Students across Cornell’s campus celebrated National Coming Out Day Thursday, hosting events LGBTQ leaders said they hoped would help raise awareness of and garner support for issues facing the lesbian, gay, bisexual, transgendered and queer community.
“The goal of [the day] is to increase awareness and start discussions. It’s mainly focused on finding allies in the community,” Emily Bick ’13, president of HAVEN, said on Thursday. “We know that LGBTQ people may not come out today, but they will feel more supported by feeling support on campus and seeing their friends come out in support of them.”
National Coming Out Day is not limited to individuals who choose to “come out” or publicly disclose their sexual orientation, according to Bick. She said another primary focus of the day is to reach out and recruit new allies, whose support she said helps make Cornell a more welcoming place for the LGBTQ community.
The holiday is also not limited to people who identify as gay, according to Carlos Cortes ’14, president of Mosaics, a student group that describes itself as a network for “same-gender-loving people of color and allies.”
“National Coming Out Day … wasn’t meant to be just for the gay community. It’s meant to be an all-inclusive coming out, whether you want to come out as straight, gay, transsexual or bisexual,” Cortes said, adding, “It’s whatever identity you chose.”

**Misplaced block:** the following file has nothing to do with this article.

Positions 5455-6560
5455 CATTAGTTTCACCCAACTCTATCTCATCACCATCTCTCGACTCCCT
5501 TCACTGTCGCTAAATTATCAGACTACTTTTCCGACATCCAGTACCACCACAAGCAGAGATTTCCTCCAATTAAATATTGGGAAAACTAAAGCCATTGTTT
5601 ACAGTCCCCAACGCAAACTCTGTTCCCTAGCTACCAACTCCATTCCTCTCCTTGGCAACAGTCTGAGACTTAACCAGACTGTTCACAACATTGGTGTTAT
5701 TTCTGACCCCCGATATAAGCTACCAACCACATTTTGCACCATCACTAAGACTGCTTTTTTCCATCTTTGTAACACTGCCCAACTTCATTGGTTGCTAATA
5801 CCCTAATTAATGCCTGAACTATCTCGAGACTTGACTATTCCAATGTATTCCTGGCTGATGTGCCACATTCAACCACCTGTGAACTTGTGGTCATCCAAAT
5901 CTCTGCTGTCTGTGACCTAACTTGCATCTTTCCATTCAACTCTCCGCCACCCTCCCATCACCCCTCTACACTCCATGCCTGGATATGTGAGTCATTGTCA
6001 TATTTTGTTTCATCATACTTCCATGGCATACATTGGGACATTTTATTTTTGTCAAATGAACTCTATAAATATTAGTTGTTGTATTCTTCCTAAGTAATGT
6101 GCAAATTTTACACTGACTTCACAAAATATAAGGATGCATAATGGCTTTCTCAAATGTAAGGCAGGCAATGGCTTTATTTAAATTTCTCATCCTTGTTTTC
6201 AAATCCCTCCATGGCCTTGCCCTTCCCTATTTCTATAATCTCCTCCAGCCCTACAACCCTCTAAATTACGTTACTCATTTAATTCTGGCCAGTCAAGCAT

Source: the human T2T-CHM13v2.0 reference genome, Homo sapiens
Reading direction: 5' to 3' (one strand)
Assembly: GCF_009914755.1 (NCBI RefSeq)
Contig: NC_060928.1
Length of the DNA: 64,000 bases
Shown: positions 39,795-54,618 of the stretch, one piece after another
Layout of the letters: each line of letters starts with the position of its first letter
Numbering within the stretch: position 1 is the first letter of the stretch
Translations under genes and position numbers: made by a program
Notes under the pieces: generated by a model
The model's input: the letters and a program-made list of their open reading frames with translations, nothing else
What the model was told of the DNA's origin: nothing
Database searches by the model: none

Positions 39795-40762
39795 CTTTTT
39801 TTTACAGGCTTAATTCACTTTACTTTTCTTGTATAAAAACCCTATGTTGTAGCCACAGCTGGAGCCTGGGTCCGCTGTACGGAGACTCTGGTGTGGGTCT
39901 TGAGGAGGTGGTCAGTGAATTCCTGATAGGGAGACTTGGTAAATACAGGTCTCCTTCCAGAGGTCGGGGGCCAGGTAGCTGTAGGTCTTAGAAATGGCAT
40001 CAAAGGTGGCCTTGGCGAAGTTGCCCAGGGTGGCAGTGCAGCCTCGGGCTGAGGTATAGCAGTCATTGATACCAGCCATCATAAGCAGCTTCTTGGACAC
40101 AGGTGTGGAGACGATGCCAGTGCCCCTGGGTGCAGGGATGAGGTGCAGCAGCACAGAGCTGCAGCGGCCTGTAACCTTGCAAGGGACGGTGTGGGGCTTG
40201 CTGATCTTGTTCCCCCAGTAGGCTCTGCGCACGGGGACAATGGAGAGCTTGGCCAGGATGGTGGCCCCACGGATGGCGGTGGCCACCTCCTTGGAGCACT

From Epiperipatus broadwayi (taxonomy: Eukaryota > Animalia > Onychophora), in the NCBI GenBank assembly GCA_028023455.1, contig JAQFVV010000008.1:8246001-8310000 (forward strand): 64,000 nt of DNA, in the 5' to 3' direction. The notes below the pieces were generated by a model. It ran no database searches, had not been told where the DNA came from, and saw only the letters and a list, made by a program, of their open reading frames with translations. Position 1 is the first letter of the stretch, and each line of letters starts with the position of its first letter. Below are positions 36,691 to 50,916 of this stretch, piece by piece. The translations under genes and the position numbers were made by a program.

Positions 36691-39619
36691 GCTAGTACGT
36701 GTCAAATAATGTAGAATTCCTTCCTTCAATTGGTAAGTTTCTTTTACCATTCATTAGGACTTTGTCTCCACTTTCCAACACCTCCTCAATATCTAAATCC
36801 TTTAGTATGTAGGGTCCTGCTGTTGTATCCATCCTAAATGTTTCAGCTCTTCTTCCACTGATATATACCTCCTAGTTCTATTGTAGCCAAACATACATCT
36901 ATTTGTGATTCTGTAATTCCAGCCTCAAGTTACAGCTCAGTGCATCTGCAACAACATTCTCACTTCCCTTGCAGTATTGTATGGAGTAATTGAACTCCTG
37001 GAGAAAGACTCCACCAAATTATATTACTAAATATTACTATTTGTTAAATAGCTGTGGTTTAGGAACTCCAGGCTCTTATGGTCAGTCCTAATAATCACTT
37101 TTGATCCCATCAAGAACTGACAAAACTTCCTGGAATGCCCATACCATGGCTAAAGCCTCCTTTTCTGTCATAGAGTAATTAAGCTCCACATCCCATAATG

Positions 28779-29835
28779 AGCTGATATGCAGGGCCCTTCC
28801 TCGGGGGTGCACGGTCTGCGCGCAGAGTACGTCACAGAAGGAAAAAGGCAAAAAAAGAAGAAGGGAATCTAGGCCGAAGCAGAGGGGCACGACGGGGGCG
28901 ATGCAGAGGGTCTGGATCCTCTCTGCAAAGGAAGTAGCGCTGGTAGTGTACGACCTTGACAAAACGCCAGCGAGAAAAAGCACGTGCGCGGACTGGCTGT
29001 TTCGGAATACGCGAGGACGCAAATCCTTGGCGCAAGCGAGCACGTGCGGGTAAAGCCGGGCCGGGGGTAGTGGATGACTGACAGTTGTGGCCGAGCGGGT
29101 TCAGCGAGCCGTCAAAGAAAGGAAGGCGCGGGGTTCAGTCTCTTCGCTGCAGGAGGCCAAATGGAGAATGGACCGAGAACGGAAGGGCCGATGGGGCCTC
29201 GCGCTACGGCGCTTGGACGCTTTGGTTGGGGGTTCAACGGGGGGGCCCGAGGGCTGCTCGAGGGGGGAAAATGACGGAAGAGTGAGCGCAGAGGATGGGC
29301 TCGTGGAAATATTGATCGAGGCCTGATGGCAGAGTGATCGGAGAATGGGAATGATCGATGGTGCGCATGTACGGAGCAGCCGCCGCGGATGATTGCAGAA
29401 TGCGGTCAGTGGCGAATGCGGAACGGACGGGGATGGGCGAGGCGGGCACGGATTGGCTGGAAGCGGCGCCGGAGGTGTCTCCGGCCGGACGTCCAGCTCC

Throughout the day, events sponsored by HAVEN — the LGBTQ student union — and the Student Assembly were held on Ho Plaza and across campus.
Events included performances by various a cappella groups; a “Coming Out” dinner at Risley Dining Hall; a training session for Peer Educators on Gender and Sexuality, an organization of LGBTQ students and allies; and more.
Bick said HAVEN will also launch its traditional monthly LGBTQ dances this Saturday night.
Thursday was more a celebration of sexual identity and a chance for Cornellians to come together and support one another than it was a political forum, according to Bick.
“National Coming Out Day is less about political issues and more about the school and creating a safe and supportive community within Cornell,” she said.
Cortes noted that Thursday’s events were a good opportunity to try to engage more minority students in the LGBTQ community.
“Just being at National Coming Out Day and showing pride in our community is important because we are so uniquely different and want to represent all members of Cornell’s diverse community,” he said.
Original Author: Erica Boorstein